Aseem Kever – International Director (Tanzania 2017, Thailand 2020)
Peace Corps site: Buriram Province, Thailand
Hometown: Mombasa, Kenya. Moved to Orange County, California in 2005
Type of project or role: Youth Development
Education: Bachelors of Arts in Political Economy from University of California Berkeley
How’s it going, Aseem? What inspired you to join the Peace Corps?
I was inspired by the idea of dedicating a twenty seven month period of my life in the service of others. I was also greatly inspired by the experiences of other GLA Directors who had served in the Peace Corps.
Walk us through a typical day.
On a typical day at the school I ride my bicycle from my Peace Corps house to the schools. At the schools I work with youth of different ages teaching life skills and critical thinking through play and engaging activities. A typical day at the school starts about 8:30 am and ends around 4:00 pm. On days that I work at the government office I work with a local team to help plan and organize activities for the youth in the community.
What do you love about your new community? What adjustment has been the most difficult?
I love the style of life in my new community and how welcoming the people are. The pace of life in my community is starkly different from the experiences in most American cities. The community here is also very well connected and the people are very welcoming and kind. The most difficult adjustment has been understanding cultural differences and how that can affect work and personal relationships.
What is your most memorable Peace Corps moment? Most memorable GLA moment?
My most memorable Peace Corps moment occurred during the first three months during Pre-Service Training when we were introduced to our host families who would be with us and guide us through our first ten weeks in Thailand. It was my first experience of what life in Thailand would be like and I was very fortunate to be placed with a great host family. My most memorable GLA moment was taking our students in Tanzania on safari and just seeing the absolute look of awe on the faces of the students as they gazed upon the wild animals in their natural habitat.
Julie Aitcheson – International Director (Tanzania 2019, Bali 2020)
Peace Corps site: Kankounadeni Village, Burkina Faso
Hometown: Montpelier, VT
Type of project or role: Health Education Volunteer
Words to live by: “Being the butt of a joke can be a great ice breaker!”
Education: B.A. Speech Communication, M.S. Environmental Education
What inspired you to join the Peace Corps?
I’ve always been a devoted traveler and loved the idea of becoming a part of a community and THEN attempting to be of service from within it. Two years of service in a remote rural village in another country seemed, to my 23 year-old self, like the biggest commitment I could imagine, and I relished the challenge.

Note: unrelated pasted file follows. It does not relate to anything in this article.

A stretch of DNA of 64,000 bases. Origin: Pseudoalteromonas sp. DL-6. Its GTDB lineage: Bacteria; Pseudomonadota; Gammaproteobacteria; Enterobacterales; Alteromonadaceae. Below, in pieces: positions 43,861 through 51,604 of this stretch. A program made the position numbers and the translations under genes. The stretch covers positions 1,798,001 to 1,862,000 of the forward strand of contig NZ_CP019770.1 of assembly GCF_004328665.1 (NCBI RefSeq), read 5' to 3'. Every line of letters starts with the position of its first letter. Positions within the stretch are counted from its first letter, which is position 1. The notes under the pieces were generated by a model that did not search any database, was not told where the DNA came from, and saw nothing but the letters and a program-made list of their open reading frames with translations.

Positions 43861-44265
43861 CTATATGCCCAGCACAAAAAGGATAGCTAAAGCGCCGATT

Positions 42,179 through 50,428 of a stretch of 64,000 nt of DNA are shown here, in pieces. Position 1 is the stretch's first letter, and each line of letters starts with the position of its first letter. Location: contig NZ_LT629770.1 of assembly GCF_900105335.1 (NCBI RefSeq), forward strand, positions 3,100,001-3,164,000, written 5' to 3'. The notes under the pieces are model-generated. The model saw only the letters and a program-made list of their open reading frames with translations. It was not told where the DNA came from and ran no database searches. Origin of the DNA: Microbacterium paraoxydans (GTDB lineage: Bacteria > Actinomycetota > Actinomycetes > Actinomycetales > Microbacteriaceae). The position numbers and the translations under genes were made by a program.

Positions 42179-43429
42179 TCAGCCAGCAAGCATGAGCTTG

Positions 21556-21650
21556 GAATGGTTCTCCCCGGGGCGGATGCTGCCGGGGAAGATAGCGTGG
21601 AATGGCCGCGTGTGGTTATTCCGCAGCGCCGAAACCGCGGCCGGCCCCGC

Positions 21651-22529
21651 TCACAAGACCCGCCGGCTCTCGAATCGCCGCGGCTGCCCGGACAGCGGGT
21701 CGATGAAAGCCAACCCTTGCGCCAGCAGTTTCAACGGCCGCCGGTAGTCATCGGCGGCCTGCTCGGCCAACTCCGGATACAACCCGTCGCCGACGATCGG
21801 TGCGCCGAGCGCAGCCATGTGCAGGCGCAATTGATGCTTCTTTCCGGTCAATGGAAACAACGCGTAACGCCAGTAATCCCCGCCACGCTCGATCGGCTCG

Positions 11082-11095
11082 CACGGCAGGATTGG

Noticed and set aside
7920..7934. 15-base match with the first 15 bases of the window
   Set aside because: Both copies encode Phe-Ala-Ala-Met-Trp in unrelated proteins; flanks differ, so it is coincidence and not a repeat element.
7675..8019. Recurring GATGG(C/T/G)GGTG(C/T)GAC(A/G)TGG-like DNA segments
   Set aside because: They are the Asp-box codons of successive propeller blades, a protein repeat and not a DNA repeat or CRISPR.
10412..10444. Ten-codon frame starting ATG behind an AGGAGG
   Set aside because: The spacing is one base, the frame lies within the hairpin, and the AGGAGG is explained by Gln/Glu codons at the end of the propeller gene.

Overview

What was the application process like? Did you apply for many locations?
The application took a very long time, with a lot of documentation and a series of interviews. I believe it was a full year before I received my assignment. I stated a preference for a French-speaking African nation, and that’s what I got!
Walk us through a typical day.
Each day would be different depending on the work that needed to be done, but typically I would:
- Wake early (just before sunrise) and go for a run down the dirt road winding through the village.
- Then I would take a bucket bath in my small enclosure, fix breakfast on my little two-burner stove, and refill my water barrel from the well behind the clinic.
- Many days involved traveling out to more remote villages to do surveys, trouble-shoot projects, or document vaccinations.
- Sieste (a time of rest during the hottest part of the day) would start after lunch and last until around 3:00
- I would sit out on my porch and wait for the kids to pass by on their way back from school for an impromptu language lesson.
- In the afternoon I would take a walk through the village and surrounding bush, come home to prepare dinner and plan for the next day, write letters, read, and
- Go to bed before I used up all of the kerosene in my lamps!
In what ways is a GLA program a good “practice” experience for those interested in joining the PC after college?
GLA offers a good practice experience in the sense that the principles of giving what is asked and grounding service in local experience, expertise, and priorities are also Peace Corps service principles. GLA presents an opportunity to learn about the complexities of service (voluntourism, service learning, etc.) and cultural exchange, like the Peace Corps, while still offering an adventure component to help students enjoy unique opportunities for exploration.